To look for who is telling a story, you are looking to determine the story's point of view. Point of view can be first ( when the speaker uses I or me), second ( the rarest point of view that uses you), and third (when the narrator uses he, she or they) to tell the story. Third person narration allows for an outside voice to tell what is going on with the characters because the narrator is not actually a character in the text, but an outsider explaining the events that unfold.
In Shirley Jackson's "The Lottery," we see third person narration at work. Since our narrator is not a member of the town (and their barbaric actions) the third person narration allows the reader to have an objective voice delivering the story without bias or emotion.
Soon the men began to gather. surveying their own children, speaking of planting and rain, tractors and taxes. They stood together, away from the pile of stones in the corner, and their jokes were quiet and they smiled rather than laughed. The women, wearing faded house dresses and sweaters, came shortly after their menfolk. They greeted one another and exchanged bits of gossip as they went to join their husbands. Soon the women, standing by their husbands, began to call to their children, and the children came reluctantly, having to be called four or five times. Bobby Martin ducked under his mother's grasping hand and ran, laughing, back to the pile of stones. His father spoke up sharply, and Bobby came quickly and took his place between his father and his oldest brother.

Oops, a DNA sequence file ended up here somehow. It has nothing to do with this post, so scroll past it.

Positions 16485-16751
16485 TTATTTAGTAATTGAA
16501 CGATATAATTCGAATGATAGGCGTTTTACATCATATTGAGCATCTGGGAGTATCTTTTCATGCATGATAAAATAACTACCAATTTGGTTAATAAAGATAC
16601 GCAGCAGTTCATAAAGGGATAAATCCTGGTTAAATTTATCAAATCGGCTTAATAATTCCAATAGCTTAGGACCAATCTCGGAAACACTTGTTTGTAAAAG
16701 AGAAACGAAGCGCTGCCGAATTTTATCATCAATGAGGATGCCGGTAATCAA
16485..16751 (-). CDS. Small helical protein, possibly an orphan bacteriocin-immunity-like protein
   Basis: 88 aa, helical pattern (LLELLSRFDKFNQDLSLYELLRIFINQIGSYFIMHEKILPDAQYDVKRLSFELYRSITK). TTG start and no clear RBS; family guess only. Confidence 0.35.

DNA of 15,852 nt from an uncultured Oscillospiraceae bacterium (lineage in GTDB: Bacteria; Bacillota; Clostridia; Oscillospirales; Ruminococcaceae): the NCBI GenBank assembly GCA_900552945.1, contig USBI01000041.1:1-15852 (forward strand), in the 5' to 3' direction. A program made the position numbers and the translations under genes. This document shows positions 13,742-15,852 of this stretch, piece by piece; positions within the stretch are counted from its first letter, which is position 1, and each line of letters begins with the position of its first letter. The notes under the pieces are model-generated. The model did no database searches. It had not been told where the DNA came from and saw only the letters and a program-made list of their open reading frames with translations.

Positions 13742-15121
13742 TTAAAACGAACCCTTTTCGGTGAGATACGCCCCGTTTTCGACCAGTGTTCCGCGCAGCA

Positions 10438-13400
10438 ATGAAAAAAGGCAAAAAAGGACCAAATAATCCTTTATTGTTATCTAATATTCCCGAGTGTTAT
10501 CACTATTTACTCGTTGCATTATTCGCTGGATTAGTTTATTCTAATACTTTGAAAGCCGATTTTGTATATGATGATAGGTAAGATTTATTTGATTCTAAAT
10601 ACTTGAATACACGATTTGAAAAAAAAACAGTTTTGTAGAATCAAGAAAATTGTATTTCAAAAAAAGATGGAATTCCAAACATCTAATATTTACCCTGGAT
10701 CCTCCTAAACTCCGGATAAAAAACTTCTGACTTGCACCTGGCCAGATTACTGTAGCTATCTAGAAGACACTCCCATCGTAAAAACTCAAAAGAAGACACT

This passage shows our third person narrator explaining the men getting ready for the lottery. With detail, the narrator explains the members of the town as the begin to gather: what they are wearing and how they are interacting. You can see here that the narrator does not refer to him or herself, just the members of the town- a trait of the third person narration.